Thursday, December 06, 2007
The Home Viewer (2): 'Tis the Season
(Note: This is the latest column I've written for our local paper. But you can read it here first!)
What’s that small light shining from movies like It’s a Wonderful Life and A Christmas Story? And why does the theme from A Charlie Brown Christmas run so pleasantly through one’s head? Inside that light and beneath that melody lies an impulse, generous and optimistic: to stand like Whos in Whoville, “heart to heart and hand in hand,” despite the Grinch’s worst efforts. This year let’s consider movies—“Holiday” and otherwise—that ask us to stand together, despite all differences and distractions, in faith, hope and love.
In Shadowlands (1993), Anthony Hopkins plays C.S. Lewis, whose level eyes may be fixed on God, but which fill with blinding tears when his new wife, Joy (Debra Winger), dies of cancer. Lewis has insisted that “pain is God’s megaphone to rouse a deaf world,” but the call stuns him. It takes a heartbreaking effort for him to learn that “the pain now is part of the happiness then. That's the deal."
Halfway around the world, Martin Scorsese’s Kundun (1997), a meditative-ecstatic biopic of the young Dalai Lama, unfolds in beauty and distress. This is a genuinely transcendent movie that first painstakingly builds then sweeps away its sand-painted mandalas, infinite sanctity and human impermanence finally reconciled.
With both Tender Mercies (1983) and, more overtly, The Apostle (1997), Robert Duvall listens carefully to Texas flatland wind and Southern peepers, his lonely men sand-blasted and baptized, slowly, quietly, until they surrender—not without a struggle, but still with trust in their allotted places.
Well, I’m trying to avoid the standards, but to understand hope we have to face despair. It’s a Wonderful Life (1946) recognizes this more thoroughly than we’d like it to. George Bailey does not wish simply not to be, but never to have been at all. However, he has lives to save, including his own, so he must go on. The evidence of his necessity is too overwhelming, almost as shocking as his earlier urge to tear it all apart. And in living both the hysterical despair of his life—the loss of that small sum of money an agony—and the helpless misery of his never-having-been, George plunges back to himself, careening down Main Street like Job reconstituted in the nick of time.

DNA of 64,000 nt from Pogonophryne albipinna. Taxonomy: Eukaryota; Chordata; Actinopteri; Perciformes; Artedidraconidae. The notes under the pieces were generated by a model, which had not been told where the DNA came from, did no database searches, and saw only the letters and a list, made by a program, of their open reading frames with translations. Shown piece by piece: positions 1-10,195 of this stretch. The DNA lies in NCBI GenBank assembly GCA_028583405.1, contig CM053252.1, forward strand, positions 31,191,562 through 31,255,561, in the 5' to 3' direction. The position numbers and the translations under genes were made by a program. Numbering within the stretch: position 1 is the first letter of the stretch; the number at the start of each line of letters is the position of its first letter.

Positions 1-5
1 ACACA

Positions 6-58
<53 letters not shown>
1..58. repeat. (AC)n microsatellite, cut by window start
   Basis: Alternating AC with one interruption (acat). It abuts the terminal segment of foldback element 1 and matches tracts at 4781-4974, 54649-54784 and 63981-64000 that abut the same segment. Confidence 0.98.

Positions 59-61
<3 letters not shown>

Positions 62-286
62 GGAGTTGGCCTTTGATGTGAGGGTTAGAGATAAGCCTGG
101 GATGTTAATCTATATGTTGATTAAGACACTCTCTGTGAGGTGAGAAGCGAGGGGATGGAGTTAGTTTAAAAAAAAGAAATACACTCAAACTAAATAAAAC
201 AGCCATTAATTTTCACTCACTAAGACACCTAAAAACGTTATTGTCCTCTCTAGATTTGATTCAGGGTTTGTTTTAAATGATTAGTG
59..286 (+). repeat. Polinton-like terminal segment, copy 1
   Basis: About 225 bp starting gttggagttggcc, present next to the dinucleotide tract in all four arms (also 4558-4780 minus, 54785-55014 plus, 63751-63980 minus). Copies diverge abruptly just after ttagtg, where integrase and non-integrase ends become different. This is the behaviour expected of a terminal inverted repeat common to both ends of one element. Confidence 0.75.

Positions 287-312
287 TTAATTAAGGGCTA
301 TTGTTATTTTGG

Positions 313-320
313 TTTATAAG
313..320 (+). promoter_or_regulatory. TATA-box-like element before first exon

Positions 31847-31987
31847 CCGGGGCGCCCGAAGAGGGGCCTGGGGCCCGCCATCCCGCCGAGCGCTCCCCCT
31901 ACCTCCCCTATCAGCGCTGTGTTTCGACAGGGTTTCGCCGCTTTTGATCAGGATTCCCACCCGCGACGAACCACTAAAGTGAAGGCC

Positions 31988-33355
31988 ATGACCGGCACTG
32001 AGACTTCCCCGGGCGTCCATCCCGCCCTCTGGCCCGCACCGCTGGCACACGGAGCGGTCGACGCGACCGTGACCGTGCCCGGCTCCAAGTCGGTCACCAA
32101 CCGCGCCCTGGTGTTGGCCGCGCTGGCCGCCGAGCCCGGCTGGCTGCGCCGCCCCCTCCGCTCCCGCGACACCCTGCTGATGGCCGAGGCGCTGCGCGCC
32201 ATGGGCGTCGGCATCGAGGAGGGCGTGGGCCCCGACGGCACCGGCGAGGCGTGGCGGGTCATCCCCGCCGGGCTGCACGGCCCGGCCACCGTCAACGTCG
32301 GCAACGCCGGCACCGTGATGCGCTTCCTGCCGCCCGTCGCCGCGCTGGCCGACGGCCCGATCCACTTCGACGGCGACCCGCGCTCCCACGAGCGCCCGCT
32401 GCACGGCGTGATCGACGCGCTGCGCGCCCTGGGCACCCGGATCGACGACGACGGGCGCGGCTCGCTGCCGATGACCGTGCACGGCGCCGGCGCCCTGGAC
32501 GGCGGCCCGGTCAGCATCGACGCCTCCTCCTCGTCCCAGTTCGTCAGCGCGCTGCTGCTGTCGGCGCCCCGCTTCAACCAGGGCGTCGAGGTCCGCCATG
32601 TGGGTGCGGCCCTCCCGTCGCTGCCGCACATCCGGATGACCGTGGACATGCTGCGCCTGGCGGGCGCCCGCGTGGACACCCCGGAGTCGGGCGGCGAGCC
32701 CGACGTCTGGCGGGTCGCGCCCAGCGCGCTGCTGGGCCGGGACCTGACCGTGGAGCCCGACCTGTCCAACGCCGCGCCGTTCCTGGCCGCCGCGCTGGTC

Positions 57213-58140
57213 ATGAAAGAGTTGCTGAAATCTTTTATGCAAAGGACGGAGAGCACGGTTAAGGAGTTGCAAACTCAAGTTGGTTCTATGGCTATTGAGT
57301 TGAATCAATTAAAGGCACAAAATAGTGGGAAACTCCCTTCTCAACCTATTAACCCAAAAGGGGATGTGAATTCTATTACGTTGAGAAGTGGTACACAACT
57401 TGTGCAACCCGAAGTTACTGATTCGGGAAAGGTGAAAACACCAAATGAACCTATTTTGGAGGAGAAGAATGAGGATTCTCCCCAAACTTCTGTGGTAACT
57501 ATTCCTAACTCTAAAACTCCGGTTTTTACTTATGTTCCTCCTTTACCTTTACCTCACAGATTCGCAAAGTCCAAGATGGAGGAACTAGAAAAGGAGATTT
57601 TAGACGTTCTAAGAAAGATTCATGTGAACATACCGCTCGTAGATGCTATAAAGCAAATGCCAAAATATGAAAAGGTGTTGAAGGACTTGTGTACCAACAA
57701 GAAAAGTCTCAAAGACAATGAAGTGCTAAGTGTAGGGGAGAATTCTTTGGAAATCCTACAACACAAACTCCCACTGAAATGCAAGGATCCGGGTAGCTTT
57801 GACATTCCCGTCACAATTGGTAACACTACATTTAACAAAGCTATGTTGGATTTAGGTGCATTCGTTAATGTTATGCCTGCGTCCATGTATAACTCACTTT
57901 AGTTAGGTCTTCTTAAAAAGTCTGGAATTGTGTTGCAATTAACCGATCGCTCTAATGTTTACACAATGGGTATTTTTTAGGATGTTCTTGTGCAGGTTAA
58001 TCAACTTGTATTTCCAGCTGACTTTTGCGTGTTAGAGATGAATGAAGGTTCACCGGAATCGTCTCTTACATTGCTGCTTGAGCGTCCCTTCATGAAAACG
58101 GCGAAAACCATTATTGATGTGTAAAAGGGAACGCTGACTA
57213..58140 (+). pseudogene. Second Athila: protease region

While Frank Capra’s film is assertive in its mercies, David Lynch simply grins sheepishly as he reveals his kind heart with The Straight Story (1999), the true tale of an elderly man who drives his riding lawnmower hundreds of miles to see his estranged brother. Visually, a paean to Midwestern landscapes; spiritually, a slow-and-steady affirmation that, because we are all neighbors, we really can go on, no matter how steep the way.
—Even if it leads to the limitless Gobi Desert, in The Story of the Weeping Camel (2003), a “semi-documentary” about a family of nomadic herders and the new-born camel who refuses to nurse, causing monumental concern. The animal is a valuable commodity, to be sure; but it also is one of the family, and the anxiety caused by its refusal and the efforts to coax it to nurse—ultimately, through song—form the movie’s fable-like narrative arc. Like Frank Capra’s film, disaster seems always imminent, but so are the bonds that drive us together, even the camels. It is the suspense of love, breathless until accepted.
It’s Christmas Eve in Joyeux Noel (2005)—based on actual incidents—and a German tenor emerges from his World War I foxhole, small Christmas tree in hand, singing “Adeste Fedeles,” and all combat ceases. Despite the penalties suffered by the German, Scottish, and French soldiers who met to Keep the Day and bury their dead, their carols ring true with clear and melancholy joy.
Seven-year-old Damian (Alex Atel) of Danny Boyle’s Millions (2004) sees saints; he’s also come into some cash: a giant bagful of “jolly old Pounds” destined for disposal before Britain switches to Euros. Damian assumes it’s from God; as he says to his older brother, Anthony (Lewis McGibbon), “who else would have that kind of money?” This remarkable glimpse into childhood faith comes without sentimentality, just the delight of the shining irrationality of love.
Kanji Watanabe, a bureaucrat (played by Takashi Shimura with excruciating, blank-eyed despair) who has wasted his life, learns in Akira Kurosawa’s Ikiru (1952) that he is dying of stomach cancer. Constantly pained, Watanabe follows a circuit, from fear to mercy to death to victory, that not only rescues him from hopelessness but also ennobles those around him. A heroic triumph expressed in small gestures.
Posted by Paul J. Marasa at 12:26 PM
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